It now looks as if the impasse over a regulator for the 350 private business schools offering postgraduate diplomas in management (PGDM) will drag on for some more time.
The PGDM institutions have been fighting a legal battle with the All-India Council for Technical Education (AICTE) for autonomy since 2010. The AICTE notification dated December 28, 2010, had called for withdrawal of their autonomy related to admissions, fixing of fees, curriculum and examination matters. The Supreme Court has stayed this notification five times in favour of PGDM institutions since 2011. It extended the interim stay again on December 16, 2016.
Institutes such as XLRI Jamshedpur and International Management Institute, New Delhi can now conduct admissions for the academic year 2017-18 through six national tests — Common Admission Test, Xavier Aptitude Test, Management Aptitude Test, AIMS Test for Management Admissions, Graduate Management Admission Test and Common Management Admission Test.
After AICTE’s notification was issued, the PGDM schools had approached the HRD ministry but it could do nothing. On behalf of these institutions, the Education Promotion Society of India (EPSI) and Association of Indian Management Schools filed a writ petition in the Supreme Court in 2011, challenging the order. One of the main arguments by the B-schools was that the AICTE could not force the institutions to lose their autonomy since a number of them have been functioning as self-financing institutes for nearly five decades.
With the extension of the interim stay last week, the rallying cry for a dedicated regulator for management schools has grown louder, say experts.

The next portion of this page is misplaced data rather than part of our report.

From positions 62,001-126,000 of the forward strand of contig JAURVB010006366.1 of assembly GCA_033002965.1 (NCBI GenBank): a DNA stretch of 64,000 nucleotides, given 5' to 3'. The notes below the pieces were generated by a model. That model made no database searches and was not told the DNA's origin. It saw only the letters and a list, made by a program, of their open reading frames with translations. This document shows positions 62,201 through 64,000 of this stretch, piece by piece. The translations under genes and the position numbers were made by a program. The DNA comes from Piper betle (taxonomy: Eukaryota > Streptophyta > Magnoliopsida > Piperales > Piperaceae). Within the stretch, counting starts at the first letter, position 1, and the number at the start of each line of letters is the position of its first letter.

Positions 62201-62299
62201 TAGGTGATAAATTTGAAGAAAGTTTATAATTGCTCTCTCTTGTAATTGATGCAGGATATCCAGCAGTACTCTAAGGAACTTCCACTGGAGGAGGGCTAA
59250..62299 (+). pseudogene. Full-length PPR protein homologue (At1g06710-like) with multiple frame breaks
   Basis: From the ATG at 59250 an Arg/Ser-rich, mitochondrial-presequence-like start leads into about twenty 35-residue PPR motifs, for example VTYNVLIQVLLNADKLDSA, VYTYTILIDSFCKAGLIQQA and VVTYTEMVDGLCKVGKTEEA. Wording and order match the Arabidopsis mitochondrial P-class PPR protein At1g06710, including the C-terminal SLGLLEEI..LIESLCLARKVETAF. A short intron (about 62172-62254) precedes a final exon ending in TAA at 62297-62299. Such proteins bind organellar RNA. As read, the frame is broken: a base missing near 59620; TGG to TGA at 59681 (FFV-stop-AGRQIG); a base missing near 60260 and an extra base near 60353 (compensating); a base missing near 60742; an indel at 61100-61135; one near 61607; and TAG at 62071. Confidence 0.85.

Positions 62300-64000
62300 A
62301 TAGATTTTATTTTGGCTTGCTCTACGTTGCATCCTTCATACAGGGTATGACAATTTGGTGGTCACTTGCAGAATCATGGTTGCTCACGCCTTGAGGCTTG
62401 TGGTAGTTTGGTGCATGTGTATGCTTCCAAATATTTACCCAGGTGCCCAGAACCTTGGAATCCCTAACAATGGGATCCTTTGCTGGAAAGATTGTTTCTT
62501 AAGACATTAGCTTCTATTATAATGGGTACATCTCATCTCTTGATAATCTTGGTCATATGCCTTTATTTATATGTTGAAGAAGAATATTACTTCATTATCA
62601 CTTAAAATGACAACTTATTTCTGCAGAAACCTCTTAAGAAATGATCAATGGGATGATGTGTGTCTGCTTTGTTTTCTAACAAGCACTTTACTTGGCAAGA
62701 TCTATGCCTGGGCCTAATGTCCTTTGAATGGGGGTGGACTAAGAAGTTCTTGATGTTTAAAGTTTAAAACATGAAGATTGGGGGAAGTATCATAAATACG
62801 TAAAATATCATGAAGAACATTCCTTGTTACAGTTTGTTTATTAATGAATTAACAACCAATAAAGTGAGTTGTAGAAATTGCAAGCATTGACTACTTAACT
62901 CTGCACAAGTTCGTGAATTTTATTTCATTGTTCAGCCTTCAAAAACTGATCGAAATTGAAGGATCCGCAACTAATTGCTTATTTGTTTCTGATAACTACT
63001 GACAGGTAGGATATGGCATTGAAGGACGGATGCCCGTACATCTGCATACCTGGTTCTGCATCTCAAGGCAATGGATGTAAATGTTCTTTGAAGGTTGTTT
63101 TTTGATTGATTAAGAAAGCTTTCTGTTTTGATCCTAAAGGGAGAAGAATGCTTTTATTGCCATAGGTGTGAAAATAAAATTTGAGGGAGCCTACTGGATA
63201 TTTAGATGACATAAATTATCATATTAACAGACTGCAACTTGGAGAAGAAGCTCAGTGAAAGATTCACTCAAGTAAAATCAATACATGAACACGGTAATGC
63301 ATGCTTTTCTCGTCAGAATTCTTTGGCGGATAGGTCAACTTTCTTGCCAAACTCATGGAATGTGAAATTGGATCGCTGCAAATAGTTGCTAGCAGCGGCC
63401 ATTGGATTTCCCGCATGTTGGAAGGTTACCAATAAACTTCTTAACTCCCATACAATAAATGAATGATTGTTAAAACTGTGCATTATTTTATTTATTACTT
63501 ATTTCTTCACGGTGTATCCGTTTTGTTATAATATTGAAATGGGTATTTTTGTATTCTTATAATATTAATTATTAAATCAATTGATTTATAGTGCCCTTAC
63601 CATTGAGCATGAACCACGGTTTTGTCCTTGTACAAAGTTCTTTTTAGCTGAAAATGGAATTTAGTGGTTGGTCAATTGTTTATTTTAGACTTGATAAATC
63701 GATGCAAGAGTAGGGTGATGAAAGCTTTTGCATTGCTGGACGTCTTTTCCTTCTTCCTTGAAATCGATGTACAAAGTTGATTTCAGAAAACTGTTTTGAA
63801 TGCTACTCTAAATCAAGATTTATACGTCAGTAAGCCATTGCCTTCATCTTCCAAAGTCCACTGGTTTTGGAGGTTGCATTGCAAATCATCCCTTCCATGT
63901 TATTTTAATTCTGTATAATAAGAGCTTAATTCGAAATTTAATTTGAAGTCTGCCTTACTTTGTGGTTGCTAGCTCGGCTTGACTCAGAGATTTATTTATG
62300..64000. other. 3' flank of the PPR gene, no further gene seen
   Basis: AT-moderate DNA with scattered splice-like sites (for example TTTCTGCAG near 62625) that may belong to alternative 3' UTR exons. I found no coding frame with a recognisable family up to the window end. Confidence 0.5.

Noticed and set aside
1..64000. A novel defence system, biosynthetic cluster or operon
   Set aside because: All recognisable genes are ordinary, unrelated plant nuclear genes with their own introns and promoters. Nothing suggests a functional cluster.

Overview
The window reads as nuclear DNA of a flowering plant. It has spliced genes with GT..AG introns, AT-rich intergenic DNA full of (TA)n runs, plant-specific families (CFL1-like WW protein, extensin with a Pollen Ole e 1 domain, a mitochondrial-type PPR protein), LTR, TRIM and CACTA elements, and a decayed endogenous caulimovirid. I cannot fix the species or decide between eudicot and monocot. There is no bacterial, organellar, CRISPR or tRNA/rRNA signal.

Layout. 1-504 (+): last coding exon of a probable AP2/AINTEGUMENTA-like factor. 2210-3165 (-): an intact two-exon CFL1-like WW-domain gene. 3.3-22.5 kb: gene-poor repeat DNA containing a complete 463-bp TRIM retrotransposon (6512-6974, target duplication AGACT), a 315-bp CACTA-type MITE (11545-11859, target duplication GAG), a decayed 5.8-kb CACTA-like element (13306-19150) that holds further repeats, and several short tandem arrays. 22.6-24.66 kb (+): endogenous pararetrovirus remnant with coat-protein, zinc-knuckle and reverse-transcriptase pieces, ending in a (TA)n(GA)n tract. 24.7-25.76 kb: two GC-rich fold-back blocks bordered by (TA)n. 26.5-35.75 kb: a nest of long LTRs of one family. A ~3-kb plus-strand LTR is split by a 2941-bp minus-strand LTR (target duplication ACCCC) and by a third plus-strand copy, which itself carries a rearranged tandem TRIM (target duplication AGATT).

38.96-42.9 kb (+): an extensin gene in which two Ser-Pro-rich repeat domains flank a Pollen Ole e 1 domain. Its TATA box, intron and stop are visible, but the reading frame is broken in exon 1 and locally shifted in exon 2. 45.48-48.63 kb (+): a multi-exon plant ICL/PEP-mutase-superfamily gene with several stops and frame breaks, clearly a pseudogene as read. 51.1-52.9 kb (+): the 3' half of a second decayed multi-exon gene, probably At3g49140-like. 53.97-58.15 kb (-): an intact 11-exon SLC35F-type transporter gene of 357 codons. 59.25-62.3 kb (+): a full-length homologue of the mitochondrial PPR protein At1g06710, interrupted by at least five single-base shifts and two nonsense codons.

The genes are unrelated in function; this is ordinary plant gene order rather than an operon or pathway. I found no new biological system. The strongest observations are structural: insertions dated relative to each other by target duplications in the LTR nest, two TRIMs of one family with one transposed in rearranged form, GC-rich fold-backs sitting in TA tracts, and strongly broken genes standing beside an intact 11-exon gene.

Dr Bakul Dholakia, former director, IIM Ahmedabad, says PGDM institutions are at the moment approved by the All-India Board of Management Education (part of AICTE) but the Board does not enjoy the same autonomy as the AICTE. It also does not have many experts with a management education background.
Also, as AICTE seems to be devoted to engineering institutions, the MK Kaw Committee’s recommendation to set up an All-India Council for Management Education (AICME) should be taken up seriously. “The scope of regulations for B-schools must also be clearly defined by the new regulator. The 2010 AICTE notification does not do that. In fact, the notification is a result of lack of clarity on the AICTE circular,” says Dr Dholakia.
He suggests that approval to these B-schools should be given for a longer term of three years instead of an annual extension. The regulator must also look at strategic aspects such as deciding the fee, funding for research and development, evaluating their performance, faculty development and internationalisation etc. Quality assurance is also critical. Currently, the fundamental problem of management education is quality. The National Institutional Ranking Framework and National Board of Accreditation are a way to assess the B-schools but institutional assessment needs to be done in a more dedicated manner. A regulator such as AICME can look into this.
According to Dr Harivansh Chaturvedi, alternate president, EPSI and director, BIMTECH, Greater Noida, Indian management education requires a new framework for regulatory control for becoming globally competitive and for making India a hub for management education.
“AICTE, as a regulator, has not been successful in achieving this goal during the last two decades. Ideally, we need a separate management council, similar to the Medical Council of India and the Bar Council of India to nurture, monitor and regulate management education,” says Dr Chaturvedi.
Till a futuristic regulatory body is set up for the management education and the AICME is created, the B-schools have no option but to work under the ambit of the AICTE. “But of course, the AICTE will have to reinvent a new model of regulation which emphasises more on nurturing, supporting and encouraging management education instead of merely asking for an annual compliance report with the same data every year,” says Prof Chaturvedi.